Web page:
Law enforcement authorities took action against the criminal misuse of VPN services as they targeted the users and infrastructure of The VPN provider’s service, which aimed to offer shielded communications and internet access, was being used to support serious criminal acts such as ransomware deployment and other cybercrime activities. 

On January 17, disruptive actions took place in a coordinated manner in Germany, the Netherlands, Canada, the Czech Republic, France, Hungary, Latvia, Ukraine, the United States and the United Kingdom. Law enforcement authorities have seized or disrupted the 15 servers that hosted’s service, rendering it no longer available. Led by the Central Criminal Office of the Hannover Police Department in Germany, the action took place under the EMPACT security framework objective "Cybercrime —  Attacks Against Information Systems." was established in 2008, offering services based on OpenVPN technology and 2048-bit encryption to provide online anonymity for as little as $60 per year. The service also offered a double VPN, with servers located in many countries. This made a popular choice for cybercriminals, who could use its services to carry on committing their crimes without fear of detection by authorities.

Law enforcement took an interest in the provider after multiple investigations uncovered criminals using the service to facilitate illicit activities such as malware distribution. Other cases showed the service’s use in the setting up of infrastructure and communications behind ransomware campaigns and the actual deployment of ransomware. At the same time, investigators found the service advertised on the dark web itself.

As a result of the investigation, more than one hundred businesses have been identified as at risk of cyberattacks. Law enforcement is working directly with these potential victims to mitigate their exposure.

Neil Jones, Cybersecurity Evangelist, Egnyte, says, “It is a breath of fresh air to see that international law enforcement is focusing their efforts on technology providers that offer cyberattack-friendly environments and make it easy for ransomware as a service (RaaS) providers to perpetrate potential attacks. It is also a positive sign to see that the VPNLab operation spanned multiple European and North American countries because it is extremely easy for a cybercrime enterprise to wind down its operations in one country, only to reemerge in another country. In this particular case, dozens of companies may have thwarted cyberattacks. However, all organizations need to take the following steps to prevent potential ransomware attacks:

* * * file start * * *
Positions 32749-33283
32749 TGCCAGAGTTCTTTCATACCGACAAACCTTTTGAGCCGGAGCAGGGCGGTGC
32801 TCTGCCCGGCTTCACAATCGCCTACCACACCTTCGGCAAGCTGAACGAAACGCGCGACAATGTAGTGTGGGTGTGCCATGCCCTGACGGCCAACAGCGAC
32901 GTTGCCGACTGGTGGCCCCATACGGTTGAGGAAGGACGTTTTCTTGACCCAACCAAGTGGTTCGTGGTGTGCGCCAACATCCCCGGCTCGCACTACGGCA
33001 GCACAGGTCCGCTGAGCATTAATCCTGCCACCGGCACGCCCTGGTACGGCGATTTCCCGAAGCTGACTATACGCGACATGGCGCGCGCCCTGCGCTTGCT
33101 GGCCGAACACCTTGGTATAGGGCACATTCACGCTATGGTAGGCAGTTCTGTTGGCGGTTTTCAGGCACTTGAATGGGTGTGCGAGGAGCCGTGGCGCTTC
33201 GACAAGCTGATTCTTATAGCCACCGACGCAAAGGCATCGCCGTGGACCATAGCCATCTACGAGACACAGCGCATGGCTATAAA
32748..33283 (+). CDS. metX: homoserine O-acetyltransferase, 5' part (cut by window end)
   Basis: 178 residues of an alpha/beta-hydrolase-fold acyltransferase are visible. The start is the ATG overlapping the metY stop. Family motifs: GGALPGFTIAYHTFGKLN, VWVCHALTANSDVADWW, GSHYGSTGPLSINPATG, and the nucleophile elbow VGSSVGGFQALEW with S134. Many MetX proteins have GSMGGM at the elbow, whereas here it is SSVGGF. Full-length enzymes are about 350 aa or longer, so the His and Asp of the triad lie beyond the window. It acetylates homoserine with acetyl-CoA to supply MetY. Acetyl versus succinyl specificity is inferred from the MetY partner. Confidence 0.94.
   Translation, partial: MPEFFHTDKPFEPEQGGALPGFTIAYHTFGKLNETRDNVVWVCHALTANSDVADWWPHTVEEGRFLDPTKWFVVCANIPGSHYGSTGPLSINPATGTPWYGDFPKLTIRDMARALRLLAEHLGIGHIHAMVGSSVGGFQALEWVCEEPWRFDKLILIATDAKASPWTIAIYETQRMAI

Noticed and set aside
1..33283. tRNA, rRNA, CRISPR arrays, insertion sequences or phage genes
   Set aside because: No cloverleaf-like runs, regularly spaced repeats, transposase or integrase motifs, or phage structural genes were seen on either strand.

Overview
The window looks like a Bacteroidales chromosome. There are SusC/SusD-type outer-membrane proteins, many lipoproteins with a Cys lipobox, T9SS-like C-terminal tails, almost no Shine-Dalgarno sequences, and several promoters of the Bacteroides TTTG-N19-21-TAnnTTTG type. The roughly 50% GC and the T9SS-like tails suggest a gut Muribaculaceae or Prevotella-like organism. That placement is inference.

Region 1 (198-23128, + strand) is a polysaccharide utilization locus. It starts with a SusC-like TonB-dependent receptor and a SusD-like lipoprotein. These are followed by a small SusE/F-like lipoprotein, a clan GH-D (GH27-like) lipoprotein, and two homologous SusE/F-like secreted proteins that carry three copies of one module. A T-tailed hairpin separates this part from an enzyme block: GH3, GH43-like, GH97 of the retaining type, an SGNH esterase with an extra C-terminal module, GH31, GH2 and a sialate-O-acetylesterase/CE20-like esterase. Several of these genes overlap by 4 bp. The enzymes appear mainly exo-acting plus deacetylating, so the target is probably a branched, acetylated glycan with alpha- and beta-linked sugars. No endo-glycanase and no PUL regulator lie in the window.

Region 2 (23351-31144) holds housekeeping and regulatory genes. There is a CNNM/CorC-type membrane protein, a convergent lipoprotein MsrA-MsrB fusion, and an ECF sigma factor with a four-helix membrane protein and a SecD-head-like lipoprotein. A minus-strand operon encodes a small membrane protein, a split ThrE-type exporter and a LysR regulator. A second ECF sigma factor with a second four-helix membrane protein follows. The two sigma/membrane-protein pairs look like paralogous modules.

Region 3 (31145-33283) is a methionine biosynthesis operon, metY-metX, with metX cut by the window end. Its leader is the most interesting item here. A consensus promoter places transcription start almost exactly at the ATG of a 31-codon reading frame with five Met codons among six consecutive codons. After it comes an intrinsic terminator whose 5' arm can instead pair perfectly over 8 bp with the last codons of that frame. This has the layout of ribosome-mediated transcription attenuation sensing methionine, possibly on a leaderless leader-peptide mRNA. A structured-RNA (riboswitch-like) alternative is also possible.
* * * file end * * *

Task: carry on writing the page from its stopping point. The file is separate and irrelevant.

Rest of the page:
1) Provide security awareness training to end-users, especially about the danger of phishing messages. 

2) Always utilize Multi-Factor Authentication (MFA). 

3) Restrict users’ file access, based on their “Business Need to Know.” 

4) Evaluate ransomware detection technology. 

Most importantly, if a technology solution has a price that’s too good to be true, evaluate it carefully before putting it into production at your organization,” Jones says.

Steve Moore, chief security strategist, Exabeam, explains, “Twelve international organizations were involved in this specific action, and it took 60 meetings to pull off. While we don’t know, it’s possible this VPN platform was used in recent attacks beyond ransomware. In parallel, the FSB claims they have arrested several members of the REvil ransomware gang: 25 homes owned by 14 members in several Russian cities. What does this mean for the corporate defender? You might have felt alone for many years, and you probably still do — however, relationships matter more than ever. Major attacks require the engagement of law enforcement by defenders. Security teams need to educate their leadership on what this means, specifically as it affects the response timeline. Waiting for a more extensive and timed global action can mean a greater good — in short, patience.”